ATHENS – Since he stepped on Georgia’s campus, the only question about Jacob Eason has been the intangibles: Can he make the big throw when he needs to? Is he a clutch quarterback?
Eason answered with a resounding yes, for the second time in three weeks.
Only this time it was overshadowed by what came next.
This was the lead of the story that would have been written: Jacob Eason, Georgia’s hyped freshman quarterback, had his national coming-out moment Saturday, his perfectly placed 47-yard touchdown pass putting his team ahead with 10 seconds to go.
That was all true, actually. Eason did hit Riley Ridley with an improbable bomb down the right sideline, two weeks after he hit Isaiah McKenzie in the end zone, for what was the game-winning touchdown pass at Missouri.
This time, it was obscured. But Eason did everything he could in the final moments Saturday.
“I’m proud of the kid,” Georgia coach Kirby Smart said. “He’s got to play better and with consistency. But look at what he can do. You know what I mean?”
Eason is prohibited by Smart from speaking to the media, because he’s a freshman. Thus so is Ridley, as well as tight end Isaac Nauta, who caught Eason’s 50-yard touchdown pass in the third quarter.
But whatever Smart’s worries about freshmen meeting the media, he admitted that Eason has “better composure than me” on the field, at least after the quarterback makes a typical freshman mistake. And there were some: A few overthrows, perhaps holding onto the ball too long sometimes, resulting in three sacks – including a forced fumble that gave Tennessee its first go-ahead touchdown in the fourth quarter.
“I’m out there ready to lose it on him at times when he’s not managing it right, and he just comes right back,” Smart said. “I think (offensive coordinator and quarterbacks coach) Jim (Chaney) does a good job managing him because the guy doesn’t think about what he did last. He moves on to the next thing. He’s just got to play with a little more consistency. He’s got two or three reads a game where he just gets off kilter, starts looking at the rush.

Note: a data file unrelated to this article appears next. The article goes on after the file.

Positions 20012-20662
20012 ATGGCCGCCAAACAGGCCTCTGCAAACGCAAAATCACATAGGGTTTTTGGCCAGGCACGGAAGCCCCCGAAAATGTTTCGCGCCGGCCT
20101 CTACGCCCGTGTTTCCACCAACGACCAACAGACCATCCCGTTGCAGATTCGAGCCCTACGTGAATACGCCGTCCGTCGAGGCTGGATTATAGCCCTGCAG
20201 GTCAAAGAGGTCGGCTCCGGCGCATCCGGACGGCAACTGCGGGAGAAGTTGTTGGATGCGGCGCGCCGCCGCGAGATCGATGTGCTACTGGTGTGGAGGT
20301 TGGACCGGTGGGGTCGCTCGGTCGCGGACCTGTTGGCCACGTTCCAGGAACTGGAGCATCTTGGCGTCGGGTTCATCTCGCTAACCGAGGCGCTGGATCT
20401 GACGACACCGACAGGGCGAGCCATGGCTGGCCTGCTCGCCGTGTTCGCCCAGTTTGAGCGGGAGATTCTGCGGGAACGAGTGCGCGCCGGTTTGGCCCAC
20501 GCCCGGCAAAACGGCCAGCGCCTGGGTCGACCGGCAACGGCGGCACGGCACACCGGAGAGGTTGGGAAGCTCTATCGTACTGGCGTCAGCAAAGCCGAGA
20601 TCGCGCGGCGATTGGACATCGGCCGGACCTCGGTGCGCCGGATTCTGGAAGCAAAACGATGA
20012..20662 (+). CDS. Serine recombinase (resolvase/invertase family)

“And hey, he’s a freshman, but we can’t accept it. He’s not a freshman anymore, he’s almost a sophomore. Five games into it, he’s got to grow up, keep getting better.”
It’s almost hard to imagine now there was a question over who would be Georgia’s starter, and that senior Greyson Lambert started the opener. Lambert actually played pretty well while in there, but Eason’s arm talent was obvious, and now he’s catching up with the intangibles.
Like clutch throws.
“I knew Jacob was going to make that throw,” tailback Sony Michel said. “He’s a good quarterback. That’s why he’s out there on the field for us.”
“Give (Eason) a lot of praise. He made a play,” Tennessee coach Butch Jones said.
Smart pointed out that the would-be game-winning pass to Ridley happened because of Eason’s arm: If it’s just a little shorter or has less zip on it, Tennessee’s safety would have time to get there for the throw. Instead Ridley caught it in stride into the end zone.
“The kid’s got is composure. He’s got arm talent, too,” Smart said. “It’s a situation where he can continues to grow and get better, make good decisions, we’ve got to get some help around him, and get some help out there for him. He’s grown up a bunch. I’m proud of the way he’s competed, he’s just got to continue to grow.”